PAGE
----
The process is believed to be as follows; gaseous ammonia is absorbed by the materials that "glue" the wood cells together causing them to loose their adhesive qualities. With these bonds weakened, the cells slip and slide past another easily allowing the wood to take on new shapes. The woods is then held in place in the shape desired, usually in a jig. The cellular "glues" regain their former bonding properties as the ammonia outgasses from the wood into the surrounding atmosphere and the wood regains its strength, permanently retaining its new shape. In fact, it has been noted that wood so treated is denser and harder than prior to treatment.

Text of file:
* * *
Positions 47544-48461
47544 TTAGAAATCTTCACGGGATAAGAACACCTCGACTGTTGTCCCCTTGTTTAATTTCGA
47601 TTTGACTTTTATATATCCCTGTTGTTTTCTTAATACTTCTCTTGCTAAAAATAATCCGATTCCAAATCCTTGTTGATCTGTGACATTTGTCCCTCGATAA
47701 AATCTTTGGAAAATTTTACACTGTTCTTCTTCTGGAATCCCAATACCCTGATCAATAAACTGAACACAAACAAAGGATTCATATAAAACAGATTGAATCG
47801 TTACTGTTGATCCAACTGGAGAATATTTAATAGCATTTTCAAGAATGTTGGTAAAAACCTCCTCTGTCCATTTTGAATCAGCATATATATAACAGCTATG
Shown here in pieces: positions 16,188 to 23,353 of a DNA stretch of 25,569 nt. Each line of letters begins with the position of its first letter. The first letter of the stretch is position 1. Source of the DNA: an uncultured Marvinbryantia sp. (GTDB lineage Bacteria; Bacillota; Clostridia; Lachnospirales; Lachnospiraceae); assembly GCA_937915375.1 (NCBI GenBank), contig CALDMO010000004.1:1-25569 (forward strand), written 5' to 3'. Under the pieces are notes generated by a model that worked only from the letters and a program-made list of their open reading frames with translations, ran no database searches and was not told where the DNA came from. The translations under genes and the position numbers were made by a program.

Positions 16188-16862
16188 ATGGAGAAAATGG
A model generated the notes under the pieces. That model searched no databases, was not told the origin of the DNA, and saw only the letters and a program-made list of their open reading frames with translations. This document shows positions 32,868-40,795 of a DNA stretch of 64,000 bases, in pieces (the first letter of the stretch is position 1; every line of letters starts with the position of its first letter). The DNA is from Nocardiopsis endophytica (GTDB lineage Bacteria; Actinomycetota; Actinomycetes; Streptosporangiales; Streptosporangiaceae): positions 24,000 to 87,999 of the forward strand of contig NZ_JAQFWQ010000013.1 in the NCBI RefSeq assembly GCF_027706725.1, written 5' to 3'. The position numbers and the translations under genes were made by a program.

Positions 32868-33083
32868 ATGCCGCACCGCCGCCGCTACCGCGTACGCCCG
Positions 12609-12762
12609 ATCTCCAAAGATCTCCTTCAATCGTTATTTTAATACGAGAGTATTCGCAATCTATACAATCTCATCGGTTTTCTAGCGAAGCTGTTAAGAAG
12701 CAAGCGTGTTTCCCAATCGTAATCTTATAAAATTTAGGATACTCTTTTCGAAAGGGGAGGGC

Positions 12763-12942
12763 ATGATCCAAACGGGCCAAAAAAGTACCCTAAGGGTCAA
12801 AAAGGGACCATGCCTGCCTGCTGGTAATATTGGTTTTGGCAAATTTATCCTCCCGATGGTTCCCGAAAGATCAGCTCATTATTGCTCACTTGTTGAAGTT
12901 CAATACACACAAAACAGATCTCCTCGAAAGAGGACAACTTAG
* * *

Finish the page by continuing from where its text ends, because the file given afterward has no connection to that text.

However, one-hundred-percent pure, gaseous anhydrous ammonia (DANGER: Poison Gas) is required, as is a stainless-steel pressure chamber large enough to contain your wood while holding a pressurized, corrosive atmosphere of 100 to 150 psi above ambient pressure (see the accompanying PDF file of the article by Bill Keenan that appeared in Fine Woodworking Magazine and started it all).

Further, you need to set up a system to capture the waste gas and dissolve as much of the it as possible in water using a "bubbler" made from a 55-gallon drum filled with water that waste ammonia is bled through. You will never capture all if it, so expect your neighbors to raise a stink. As one might imagine, this is not for the casual DIYer unless you are going to be bending a great deal of wood; being in the country with neighbors at least a few hundred yards away helps too.